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- ON THE FRONTIER - 5/26 -

"But it concerns Francisco. It contains a secret he should know."

"Then you can tell him it. Perhaps it would come easier from you."

Juanita blushed again. "Why?" she asked, half dreading his reply.

"Because," said the American, quietly, "you are old playmates; you are attached to each other."

Juanita bit her lips. "Why don't you read it yourself?" she asked bluntly.

"Because I don't read other people's letters, and if it concerns me you'll tell me."

"What if I don't?"

"Then the Father Superior will."

"I believe you know Francisco's secret already," said the girl, boldly.


"Then, Mother of God! Senor Crancho, what do you want?"

"I do not want to separate two such good friends as you and Francisco."

"Perhaps you'd like to claim us both," said the girl, with a sneer that was not devoid of coquetry.

"I should be delighted."

"Then here is your occasion, Senor, for here comes my adopted father, Don Juan, and your friend, Senor Br--r--own, the American alcalde."

Two men appeared in the garden path below them. The stiff, glazed, broad-brimmed black hat, surmounting a dark face of Quixotic gravity and romantic rectitude, indicated Don Juan Briones. His companion, lazy, specious, and red-faced, was Senor Brown, the American alcalde.

"Well, I reckon we kin about call the thing fixed," said Senor Brown, with a large wave of the hand, suggesting a sweeping away of all trivial details. "Ez I was saying to the Don yer, when two high-toned gents like you and him come together in a delicate matter of this kind, it ain't no hoss trade nor sharp practice. The Don is that lofty in principle that he's willin' to sacrifice his affections for the good of the gal; and you, on your hand, kalkilate to see all he's done for her, and go your whole pile better. You'll make the legal formalities good. I reckon that old Injin woman who can swear to the finding of the baby on the shore will set things all right yet. For the matter o' that, if you want anything in the way of a certificate, I'm on hand always."

"Juanita and myself are at your disposition, caballeros," said Don Juan, with a grave exaltation. "Never let it be said that the Mexican nation was outdone by the great Americanos in deeds of courtesy and affection. Let it rather stand that Juanita was a sacred trust put into my hands years ago by the goddess of American liberty, and nurtured in the Mexican eagle's nest. Is it not so, my soul?" he added, more humanly, to the girl, when he had quite recovered from the intoxication of his own speech. "We love thee, little one, but we keep our honor."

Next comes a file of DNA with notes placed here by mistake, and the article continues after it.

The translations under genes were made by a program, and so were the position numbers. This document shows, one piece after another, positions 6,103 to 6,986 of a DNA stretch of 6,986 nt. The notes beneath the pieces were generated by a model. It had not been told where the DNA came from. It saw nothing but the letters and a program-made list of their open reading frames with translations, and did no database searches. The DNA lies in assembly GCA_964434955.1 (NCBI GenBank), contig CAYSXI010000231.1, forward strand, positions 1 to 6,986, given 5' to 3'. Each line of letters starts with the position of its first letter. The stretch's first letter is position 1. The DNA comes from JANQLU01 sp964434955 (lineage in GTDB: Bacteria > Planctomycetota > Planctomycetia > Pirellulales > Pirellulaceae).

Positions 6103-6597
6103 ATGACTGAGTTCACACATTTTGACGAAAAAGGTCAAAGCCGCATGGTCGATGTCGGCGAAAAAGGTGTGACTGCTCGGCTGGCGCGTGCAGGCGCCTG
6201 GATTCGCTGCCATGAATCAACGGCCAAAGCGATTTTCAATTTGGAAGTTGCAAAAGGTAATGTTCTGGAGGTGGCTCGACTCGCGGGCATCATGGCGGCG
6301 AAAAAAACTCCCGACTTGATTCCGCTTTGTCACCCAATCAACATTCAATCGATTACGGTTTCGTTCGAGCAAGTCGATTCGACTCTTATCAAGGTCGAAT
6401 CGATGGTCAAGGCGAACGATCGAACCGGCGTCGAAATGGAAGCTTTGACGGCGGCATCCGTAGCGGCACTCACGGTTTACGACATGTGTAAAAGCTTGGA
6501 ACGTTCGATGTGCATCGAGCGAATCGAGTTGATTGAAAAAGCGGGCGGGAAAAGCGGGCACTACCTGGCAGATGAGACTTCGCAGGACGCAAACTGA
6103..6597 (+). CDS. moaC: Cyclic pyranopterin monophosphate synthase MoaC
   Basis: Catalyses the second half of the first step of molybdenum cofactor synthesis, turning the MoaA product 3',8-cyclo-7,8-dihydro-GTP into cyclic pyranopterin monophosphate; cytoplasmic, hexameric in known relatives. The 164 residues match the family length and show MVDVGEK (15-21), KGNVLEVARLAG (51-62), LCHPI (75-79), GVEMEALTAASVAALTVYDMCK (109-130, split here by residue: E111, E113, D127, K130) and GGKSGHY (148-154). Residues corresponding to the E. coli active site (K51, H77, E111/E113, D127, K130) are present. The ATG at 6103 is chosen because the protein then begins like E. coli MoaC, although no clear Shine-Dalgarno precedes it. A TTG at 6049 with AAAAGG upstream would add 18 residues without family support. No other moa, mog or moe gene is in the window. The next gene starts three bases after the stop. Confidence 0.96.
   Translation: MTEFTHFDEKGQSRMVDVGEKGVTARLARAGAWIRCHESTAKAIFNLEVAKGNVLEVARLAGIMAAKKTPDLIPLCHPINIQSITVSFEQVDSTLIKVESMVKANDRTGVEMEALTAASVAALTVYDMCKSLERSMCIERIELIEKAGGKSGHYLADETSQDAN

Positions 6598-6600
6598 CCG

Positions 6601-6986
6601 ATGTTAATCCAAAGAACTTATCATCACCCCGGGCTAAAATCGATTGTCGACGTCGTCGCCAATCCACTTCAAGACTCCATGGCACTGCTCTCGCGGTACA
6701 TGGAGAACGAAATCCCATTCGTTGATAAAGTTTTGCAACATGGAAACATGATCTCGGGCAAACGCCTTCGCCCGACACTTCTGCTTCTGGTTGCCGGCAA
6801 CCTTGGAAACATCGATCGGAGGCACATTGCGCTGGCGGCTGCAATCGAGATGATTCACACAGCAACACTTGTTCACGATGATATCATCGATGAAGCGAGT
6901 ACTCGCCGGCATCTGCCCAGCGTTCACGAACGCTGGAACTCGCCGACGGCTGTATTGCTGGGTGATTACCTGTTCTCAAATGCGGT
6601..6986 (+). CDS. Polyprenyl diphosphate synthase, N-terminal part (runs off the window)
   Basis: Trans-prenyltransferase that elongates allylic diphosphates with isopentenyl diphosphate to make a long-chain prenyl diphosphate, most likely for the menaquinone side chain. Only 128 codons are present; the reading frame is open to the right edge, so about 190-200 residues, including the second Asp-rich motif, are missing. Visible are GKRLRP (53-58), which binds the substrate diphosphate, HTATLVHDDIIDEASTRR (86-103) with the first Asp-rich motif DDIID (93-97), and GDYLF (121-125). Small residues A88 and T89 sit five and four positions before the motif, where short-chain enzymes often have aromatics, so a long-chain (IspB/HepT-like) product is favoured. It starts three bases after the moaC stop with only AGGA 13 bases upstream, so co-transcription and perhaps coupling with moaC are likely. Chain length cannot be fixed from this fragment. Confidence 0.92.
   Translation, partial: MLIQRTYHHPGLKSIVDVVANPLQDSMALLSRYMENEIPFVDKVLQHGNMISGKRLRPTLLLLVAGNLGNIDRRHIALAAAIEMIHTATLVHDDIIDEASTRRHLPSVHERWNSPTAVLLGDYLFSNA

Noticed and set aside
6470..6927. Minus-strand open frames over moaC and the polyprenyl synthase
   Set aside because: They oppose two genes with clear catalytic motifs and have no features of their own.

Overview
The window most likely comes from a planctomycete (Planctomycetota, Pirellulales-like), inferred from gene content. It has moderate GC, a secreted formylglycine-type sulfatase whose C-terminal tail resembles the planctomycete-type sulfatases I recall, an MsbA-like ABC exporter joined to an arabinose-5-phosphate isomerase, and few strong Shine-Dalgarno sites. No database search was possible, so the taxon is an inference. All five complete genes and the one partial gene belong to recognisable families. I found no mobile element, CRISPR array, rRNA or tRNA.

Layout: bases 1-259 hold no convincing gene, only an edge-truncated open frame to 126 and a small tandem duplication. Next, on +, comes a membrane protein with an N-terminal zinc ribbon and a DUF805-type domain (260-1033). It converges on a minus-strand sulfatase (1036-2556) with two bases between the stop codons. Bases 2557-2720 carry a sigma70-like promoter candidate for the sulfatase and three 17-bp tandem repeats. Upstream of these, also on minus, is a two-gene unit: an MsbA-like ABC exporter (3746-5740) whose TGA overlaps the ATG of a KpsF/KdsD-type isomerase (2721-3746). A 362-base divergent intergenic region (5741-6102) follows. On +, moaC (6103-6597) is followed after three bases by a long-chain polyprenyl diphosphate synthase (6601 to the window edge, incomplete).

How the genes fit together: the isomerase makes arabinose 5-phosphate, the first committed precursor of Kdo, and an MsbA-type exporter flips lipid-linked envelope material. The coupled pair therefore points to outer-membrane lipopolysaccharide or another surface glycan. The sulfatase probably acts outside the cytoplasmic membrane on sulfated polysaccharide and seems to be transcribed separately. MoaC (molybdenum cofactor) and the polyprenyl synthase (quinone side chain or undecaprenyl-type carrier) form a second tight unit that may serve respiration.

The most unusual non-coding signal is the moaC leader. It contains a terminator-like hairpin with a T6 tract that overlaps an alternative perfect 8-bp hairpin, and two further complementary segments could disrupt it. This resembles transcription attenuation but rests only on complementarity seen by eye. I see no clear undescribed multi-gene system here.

"There's nothing mean about the old man," said Brown, admiringly, with a slight dropping of his left eyelid; "his head is level, and he goes with his party."

"Thou takest my daughter, Senor Cranch," continued the old man, carried away by his emotion; "but the American nation gives me a son."

"You know not what you say, father," said the young girl, angrily, exasperated by a slight twinkle in the American's eye.

"Not so," said Cranch. "Perhaps one of the American nation may take him at his word."

"Then, caballeros, you will, for the moment at least, possess yourselves of the house and its poor hospitality," said Don Juan, with time-honored courtesy, producing the rustic key of the gate of the patio. "It is at your disposition, caballeros," he repeated, leading the way as his guests passed into the corridor.

Two hours passed. The hills were darkening on their eastern slopes; the shadows of the few poplars that sparsedly dotted the dusty highway were falling in long black lines that looked like ditches on the dead level of the tawny fields; the shadows of slowly moving cattle were mingling with their own silhouettes, and becoming more and more grotesque. A keen wind rising in the hills was already creeping from the canada as from the mouth of a funnel, and sweeping the plains. Antonio had forgathered with the servants, had pinched the ears of the maids, had partaken of aguardiente, had saddled the mules,--Antonio was becoming impatient.

And then a singular commotion disturbed the peaceful monotony of the patriarchal household of Don Juan Briones. The stagnant courtyard was suddenly alive with peons and servants, running hither and thither. The alleys and gardens were filled with retainers. A confusion of questions, orders, and outcrys rent the air, the plains shook with the galloping of a dozen horsemen. For the acolyte Francisco, of the Mission San Carmel, had disappeared and vanished, and from that day the hacienda of Don Juan Briones knew him no more.